Flowers Come to Tuckahoe Park

By Mary McLean

Thanks to Eagle Scout Jacob Heidig, Tuckahoe Park now has beautiful blue, red, and yellow flowers to admire. These plants (listed below) provide the best natural source of food and nectar for beautiful butterflies, goldfinch, and hummingbirds.

Blue lobelia planted at Tuckahoe Park by Jacob Heidig for his Eagle Scout Service Project.

In June, guided by a plan he developed, Jacob led a team of high school Boy Scouts, two younger brothers, and the Eagle Scout’s dad. After pulling out weeds, they planted the flowers in the “No Mow” zone of Tuckahoe Park. You can recognize the area by the logs surrounding it.

Kevin Stallica, the Parks Manager for Tuckahoe, approved the plan and chose just the right kinds of plants to provide beautification to the park. Arlington Parks donated over 60 plants. Earth Sangha grew these native plants that originated a similar spot in northern Virginia.

The Master Naturalist volunteer for Tuckahoe, Mary McLean, coordinates community volunteers who want to help these beautiful flowers. Volunteer neighbors worked this September 13 from 9:00-1:00 to remove weeds choking the flowers. Now the flowers are easier to see and enjoy.

The weeds have no natural checks to keep them from taking over the space. Nothing that grew here before these weeds came to Virginia can outcompete them. Local insects and plant diseases do not put a dent in the weeds take-over of the space.   That is why Naturalists at Long Branch and Gulf Branch call these weeds “invasive plants”. Invasive plants take over and can kill the plants that provide the best food, shelter, and space for the animals of Tuckahoe. Invasive plants can choke and overwhelm a flower or even a full-grown tree by cutting off water, food and sunshine.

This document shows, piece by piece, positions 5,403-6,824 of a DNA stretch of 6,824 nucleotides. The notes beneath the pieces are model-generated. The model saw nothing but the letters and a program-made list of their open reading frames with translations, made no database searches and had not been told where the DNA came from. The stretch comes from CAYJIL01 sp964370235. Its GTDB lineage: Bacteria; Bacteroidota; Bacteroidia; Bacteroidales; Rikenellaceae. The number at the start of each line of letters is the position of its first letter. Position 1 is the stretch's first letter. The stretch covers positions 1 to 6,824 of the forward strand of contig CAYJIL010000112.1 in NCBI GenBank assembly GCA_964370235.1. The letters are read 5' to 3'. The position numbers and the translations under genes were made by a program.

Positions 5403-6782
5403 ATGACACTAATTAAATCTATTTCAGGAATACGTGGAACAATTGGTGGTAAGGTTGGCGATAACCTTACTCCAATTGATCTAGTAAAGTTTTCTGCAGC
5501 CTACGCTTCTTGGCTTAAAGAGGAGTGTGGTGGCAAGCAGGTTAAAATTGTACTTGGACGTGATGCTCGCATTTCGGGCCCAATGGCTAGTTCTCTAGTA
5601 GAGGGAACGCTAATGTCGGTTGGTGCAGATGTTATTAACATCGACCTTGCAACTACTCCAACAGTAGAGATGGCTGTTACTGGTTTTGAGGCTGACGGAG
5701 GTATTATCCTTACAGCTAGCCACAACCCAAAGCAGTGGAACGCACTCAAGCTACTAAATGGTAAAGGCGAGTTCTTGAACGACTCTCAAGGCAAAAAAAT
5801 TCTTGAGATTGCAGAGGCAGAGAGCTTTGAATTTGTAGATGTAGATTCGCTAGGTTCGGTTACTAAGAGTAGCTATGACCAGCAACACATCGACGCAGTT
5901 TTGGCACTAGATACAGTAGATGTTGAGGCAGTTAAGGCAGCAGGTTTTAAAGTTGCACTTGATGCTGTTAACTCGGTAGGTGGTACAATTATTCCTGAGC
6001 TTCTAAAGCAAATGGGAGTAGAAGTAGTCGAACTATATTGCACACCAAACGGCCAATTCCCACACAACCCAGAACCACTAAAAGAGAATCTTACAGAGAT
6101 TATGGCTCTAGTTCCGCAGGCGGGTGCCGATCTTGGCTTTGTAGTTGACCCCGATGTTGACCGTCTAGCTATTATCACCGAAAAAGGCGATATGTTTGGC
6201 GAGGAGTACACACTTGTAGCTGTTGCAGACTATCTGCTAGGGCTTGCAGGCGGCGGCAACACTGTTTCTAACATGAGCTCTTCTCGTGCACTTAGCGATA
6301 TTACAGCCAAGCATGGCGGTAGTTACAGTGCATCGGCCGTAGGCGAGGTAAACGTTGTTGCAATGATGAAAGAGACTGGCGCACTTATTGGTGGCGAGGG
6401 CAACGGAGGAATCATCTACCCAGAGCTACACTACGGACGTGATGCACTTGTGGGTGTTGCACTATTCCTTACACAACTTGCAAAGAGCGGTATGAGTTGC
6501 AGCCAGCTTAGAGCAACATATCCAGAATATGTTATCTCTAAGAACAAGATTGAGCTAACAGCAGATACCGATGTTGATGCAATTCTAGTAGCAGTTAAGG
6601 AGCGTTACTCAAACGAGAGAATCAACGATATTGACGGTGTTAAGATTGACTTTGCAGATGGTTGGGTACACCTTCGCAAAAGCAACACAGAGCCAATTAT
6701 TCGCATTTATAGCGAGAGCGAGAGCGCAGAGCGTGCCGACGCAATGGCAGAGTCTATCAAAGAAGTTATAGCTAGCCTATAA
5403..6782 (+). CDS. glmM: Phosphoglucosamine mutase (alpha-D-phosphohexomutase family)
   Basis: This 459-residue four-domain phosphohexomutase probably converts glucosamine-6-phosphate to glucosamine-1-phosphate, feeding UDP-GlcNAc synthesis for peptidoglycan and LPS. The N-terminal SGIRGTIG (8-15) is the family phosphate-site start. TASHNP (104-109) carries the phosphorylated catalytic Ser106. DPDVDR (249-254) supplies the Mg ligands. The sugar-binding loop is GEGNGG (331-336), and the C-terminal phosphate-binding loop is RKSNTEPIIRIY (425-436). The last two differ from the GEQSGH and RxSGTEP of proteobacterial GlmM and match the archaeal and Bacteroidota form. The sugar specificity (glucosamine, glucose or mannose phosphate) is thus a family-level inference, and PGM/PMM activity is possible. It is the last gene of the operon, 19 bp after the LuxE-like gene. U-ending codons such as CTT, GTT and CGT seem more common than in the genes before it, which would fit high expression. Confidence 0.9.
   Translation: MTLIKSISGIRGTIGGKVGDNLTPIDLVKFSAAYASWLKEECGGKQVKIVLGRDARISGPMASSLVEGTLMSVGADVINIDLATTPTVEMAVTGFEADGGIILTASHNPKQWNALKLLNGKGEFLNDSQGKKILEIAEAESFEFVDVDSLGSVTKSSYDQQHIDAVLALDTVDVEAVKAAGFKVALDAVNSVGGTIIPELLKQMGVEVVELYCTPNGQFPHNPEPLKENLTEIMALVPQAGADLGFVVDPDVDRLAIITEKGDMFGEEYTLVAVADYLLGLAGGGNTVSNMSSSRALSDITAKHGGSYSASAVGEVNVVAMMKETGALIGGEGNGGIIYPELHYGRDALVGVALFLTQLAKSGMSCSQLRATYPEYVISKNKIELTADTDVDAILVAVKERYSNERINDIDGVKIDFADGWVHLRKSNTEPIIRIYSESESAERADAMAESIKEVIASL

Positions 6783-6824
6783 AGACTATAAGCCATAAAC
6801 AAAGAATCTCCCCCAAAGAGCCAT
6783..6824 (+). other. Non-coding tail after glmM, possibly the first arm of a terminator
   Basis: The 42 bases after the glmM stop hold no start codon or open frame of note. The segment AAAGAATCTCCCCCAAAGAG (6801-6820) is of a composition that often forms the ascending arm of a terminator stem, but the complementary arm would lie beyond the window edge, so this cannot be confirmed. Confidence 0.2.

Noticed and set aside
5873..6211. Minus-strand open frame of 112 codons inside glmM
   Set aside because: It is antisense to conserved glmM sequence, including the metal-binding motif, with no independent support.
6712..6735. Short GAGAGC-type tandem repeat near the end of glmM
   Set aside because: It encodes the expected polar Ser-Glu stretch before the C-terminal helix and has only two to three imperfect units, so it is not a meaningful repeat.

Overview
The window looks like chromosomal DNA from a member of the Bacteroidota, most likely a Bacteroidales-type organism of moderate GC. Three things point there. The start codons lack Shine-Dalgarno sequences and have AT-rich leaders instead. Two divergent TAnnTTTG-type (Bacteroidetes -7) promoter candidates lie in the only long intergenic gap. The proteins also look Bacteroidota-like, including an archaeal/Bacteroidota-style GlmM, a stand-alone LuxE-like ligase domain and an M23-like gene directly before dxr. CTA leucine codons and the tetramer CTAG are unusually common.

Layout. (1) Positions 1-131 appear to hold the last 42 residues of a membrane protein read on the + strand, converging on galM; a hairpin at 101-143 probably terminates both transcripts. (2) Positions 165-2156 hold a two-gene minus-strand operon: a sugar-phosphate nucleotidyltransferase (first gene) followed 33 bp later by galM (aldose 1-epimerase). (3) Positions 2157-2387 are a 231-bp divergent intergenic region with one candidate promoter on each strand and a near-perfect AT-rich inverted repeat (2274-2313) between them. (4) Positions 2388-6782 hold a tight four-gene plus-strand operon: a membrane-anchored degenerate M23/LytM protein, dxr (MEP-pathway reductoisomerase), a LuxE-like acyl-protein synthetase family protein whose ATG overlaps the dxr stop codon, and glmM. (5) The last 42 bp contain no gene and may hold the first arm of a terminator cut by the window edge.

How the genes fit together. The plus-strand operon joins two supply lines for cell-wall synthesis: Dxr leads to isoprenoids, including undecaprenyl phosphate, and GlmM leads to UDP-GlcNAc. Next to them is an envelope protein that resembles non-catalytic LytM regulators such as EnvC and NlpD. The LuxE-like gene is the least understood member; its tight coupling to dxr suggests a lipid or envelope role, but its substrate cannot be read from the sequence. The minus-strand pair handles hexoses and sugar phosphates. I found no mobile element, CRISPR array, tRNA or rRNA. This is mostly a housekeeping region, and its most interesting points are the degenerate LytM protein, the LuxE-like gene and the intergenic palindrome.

Plants that evolved together each have their own niche, providing a balanced, healthy variety of plants for a balanced, healthy variety of animals. English Ivy and stilt grass carpet much of our park in a monochrome. There are no signs of anything eating them. A healthy Tuckahoe Park forest contains a variety of large and small trees, shrubs, small plants, vines and flowers. A healthy Tuckahoe Park meadow contains a variety of grasses, beautiful flowers, butterflies and birds for all to enjoy.

This lovely native Heath Aster came up on its own in Tuckahoe Park in spite of the English Ivy.

Plant List:
Penstemon   penstemon digitalis
Flat top Aster  Aster Doellingeria umbellata
Blue wild indigo  Baptisia Australis
Giant sunflower  Helianthus annuus
Erect golden rod  Solidago erecta
Monkey flower  mimulus
Blue Lobelia   lobelia siphilitica
Green-headed  Coneflower  rudbeckia laciniata
Joe Pye Weed  eupatorium maculatum
Iron Weed  vernonia fasciculata
Verbena  hastata
Swamp Milkweed  asclepias incarnata
New England Aster  aster novae angliae
Rose Mallow Hibiscus  moscheutos
Cardinal Flower  lobelia Cardinalis
Bee Balm  monarda didyma

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